A former vice president of MedImmune Inc. was sentenced yesterday to 15 months in prison on charges stemming from a series of improper stock trades.
Eric I. Tsao, a former scientist at the Gaithersburg biotech firm, pleaded guilty in September to an insider trading charge connected with $164,132 in gains he made from 1999 to 2001, buying and selling stock in companies that MedImmune later acquired. He funneled the trades through a Charles Schwab account registered to his father, who lives in Taiwan.
He also pleaded guilty to lying to Securities and Exchange Commission officials who investigated the transactions. Under oath, he told them that his wife made the trades, at times using his office computer. Tsao settled civil insider trading charges with the SEC last year, agreeing to pay more than $330,000 in fines.
During yesterday's hearing, U.S. District Judge Henry H. Kennedy Jr. said, according to a transcript, "People who are privileged, who are smart, who are benefited by the society, should understand that they cannot break the rules. They cannot. And that if they do, they will be punished."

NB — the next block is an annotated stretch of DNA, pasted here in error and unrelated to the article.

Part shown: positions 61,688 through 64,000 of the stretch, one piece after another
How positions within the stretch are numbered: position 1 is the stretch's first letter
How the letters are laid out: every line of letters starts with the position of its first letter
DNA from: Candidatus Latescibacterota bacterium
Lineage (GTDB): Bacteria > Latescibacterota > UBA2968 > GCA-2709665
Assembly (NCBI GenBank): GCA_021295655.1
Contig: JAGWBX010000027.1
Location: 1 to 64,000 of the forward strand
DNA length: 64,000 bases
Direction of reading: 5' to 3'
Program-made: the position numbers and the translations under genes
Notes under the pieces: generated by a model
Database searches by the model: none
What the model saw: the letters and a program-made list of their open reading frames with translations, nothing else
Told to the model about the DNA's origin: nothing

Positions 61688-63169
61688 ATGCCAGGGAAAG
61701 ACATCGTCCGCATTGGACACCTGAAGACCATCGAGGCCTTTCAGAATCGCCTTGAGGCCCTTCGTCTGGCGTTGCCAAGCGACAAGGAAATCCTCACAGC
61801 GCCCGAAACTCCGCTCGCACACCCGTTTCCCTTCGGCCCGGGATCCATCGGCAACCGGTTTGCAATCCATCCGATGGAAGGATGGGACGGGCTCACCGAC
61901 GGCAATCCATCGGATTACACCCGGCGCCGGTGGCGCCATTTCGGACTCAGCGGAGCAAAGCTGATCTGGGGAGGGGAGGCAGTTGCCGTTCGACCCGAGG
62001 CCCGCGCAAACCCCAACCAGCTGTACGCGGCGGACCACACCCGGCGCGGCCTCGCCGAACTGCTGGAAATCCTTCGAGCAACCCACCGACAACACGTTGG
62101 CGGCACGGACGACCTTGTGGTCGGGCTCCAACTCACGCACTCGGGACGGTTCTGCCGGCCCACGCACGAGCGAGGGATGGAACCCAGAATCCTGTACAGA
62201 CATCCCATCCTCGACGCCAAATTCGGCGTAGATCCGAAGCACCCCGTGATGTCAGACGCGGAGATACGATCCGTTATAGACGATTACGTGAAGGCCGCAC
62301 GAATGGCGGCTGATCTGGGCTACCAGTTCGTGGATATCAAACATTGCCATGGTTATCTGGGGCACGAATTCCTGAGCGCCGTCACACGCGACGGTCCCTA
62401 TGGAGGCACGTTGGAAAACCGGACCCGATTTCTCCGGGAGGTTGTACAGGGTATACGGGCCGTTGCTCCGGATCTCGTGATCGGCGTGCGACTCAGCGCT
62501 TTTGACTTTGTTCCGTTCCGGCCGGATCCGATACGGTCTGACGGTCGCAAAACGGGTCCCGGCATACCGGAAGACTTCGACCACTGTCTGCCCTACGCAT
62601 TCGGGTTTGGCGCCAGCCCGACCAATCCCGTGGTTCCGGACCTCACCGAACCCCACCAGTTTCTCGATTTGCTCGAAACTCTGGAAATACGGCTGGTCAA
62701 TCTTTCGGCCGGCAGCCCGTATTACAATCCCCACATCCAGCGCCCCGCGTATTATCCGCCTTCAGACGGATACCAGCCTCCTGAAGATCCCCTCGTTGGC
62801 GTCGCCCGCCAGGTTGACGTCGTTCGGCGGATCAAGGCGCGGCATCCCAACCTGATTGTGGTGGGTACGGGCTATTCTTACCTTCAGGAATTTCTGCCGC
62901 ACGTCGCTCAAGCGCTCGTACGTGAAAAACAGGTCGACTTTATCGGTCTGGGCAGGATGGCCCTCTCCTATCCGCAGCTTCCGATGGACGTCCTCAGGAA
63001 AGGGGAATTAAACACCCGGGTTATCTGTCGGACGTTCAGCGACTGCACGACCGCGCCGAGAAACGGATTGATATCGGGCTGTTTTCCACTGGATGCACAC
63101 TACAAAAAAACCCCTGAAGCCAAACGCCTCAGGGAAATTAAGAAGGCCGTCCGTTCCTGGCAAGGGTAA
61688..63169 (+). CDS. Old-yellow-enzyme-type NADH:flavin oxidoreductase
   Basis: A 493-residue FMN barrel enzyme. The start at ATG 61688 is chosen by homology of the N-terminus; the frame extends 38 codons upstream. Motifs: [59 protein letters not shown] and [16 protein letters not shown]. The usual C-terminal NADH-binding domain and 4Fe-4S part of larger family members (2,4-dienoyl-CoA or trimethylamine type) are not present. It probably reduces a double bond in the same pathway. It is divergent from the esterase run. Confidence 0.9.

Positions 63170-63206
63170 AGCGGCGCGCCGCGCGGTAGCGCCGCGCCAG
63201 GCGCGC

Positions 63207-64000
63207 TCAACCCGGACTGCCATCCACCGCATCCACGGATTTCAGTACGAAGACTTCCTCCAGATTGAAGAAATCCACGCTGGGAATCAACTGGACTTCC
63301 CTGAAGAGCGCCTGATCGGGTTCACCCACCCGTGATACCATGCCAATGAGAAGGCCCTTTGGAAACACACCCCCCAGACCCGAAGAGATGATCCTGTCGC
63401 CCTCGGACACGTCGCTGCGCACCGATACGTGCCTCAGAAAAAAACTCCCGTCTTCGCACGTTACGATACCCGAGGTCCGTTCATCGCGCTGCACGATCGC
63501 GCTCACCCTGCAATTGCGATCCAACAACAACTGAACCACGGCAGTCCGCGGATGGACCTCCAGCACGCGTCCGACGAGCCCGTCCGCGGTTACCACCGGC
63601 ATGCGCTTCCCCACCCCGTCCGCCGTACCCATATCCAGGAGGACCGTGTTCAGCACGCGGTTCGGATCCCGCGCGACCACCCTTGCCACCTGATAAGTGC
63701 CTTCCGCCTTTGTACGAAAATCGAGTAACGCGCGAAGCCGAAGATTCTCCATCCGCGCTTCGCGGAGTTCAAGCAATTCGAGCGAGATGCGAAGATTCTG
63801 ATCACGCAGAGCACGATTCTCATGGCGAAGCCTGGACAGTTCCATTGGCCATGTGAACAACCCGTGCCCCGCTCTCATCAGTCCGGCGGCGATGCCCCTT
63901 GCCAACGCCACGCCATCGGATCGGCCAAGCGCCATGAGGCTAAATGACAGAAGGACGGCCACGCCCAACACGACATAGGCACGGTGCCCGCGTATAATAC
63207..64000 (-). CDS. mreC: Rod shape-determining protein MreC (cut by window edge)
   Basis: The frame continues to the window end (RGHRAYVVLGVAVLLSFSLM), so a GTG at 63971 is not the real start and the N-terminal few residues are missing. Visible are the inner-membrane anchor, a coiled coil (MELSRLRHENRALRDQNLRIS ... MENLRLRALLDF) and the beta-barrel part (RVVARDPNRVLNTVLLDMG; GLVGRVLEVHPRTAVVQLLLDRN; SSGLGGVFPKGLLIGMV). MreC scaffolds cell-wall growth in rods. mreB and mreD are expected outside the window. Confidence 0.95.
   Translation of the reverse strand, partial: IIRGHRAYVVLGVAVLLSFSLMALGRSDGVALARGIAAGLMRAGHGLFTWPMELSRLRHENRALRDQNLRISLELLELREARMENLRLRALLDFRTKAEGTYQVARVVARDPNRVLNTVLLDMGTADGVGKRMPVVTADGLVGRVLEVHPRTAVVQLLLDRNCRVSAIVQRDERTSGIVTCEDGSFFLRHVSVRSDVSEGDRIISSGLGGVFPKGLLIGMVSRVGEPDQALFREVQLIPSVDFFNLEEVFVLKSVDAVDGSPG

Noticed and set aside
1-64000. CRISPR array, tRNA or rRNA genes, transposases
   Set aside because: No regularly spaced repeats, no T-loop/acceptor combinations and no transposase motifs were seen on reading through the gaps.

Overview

Tsao, 44, spoke briefly to the court. "I'm terribly sorry for what I have done," he said. "I made serious judgment errors in this matter. This is the biggest lesson I have learned in my life, in the hardest way."
Thirteen of Tsao's former colleagues at MedImmune filed letters with the court on his behalf, according to prosecutors. He started working for the company as a senior scientist in 1992.
Tsao's sentence also includes two years of supervised release, an order to pay $164,132 in restitution and a fine of $5,000.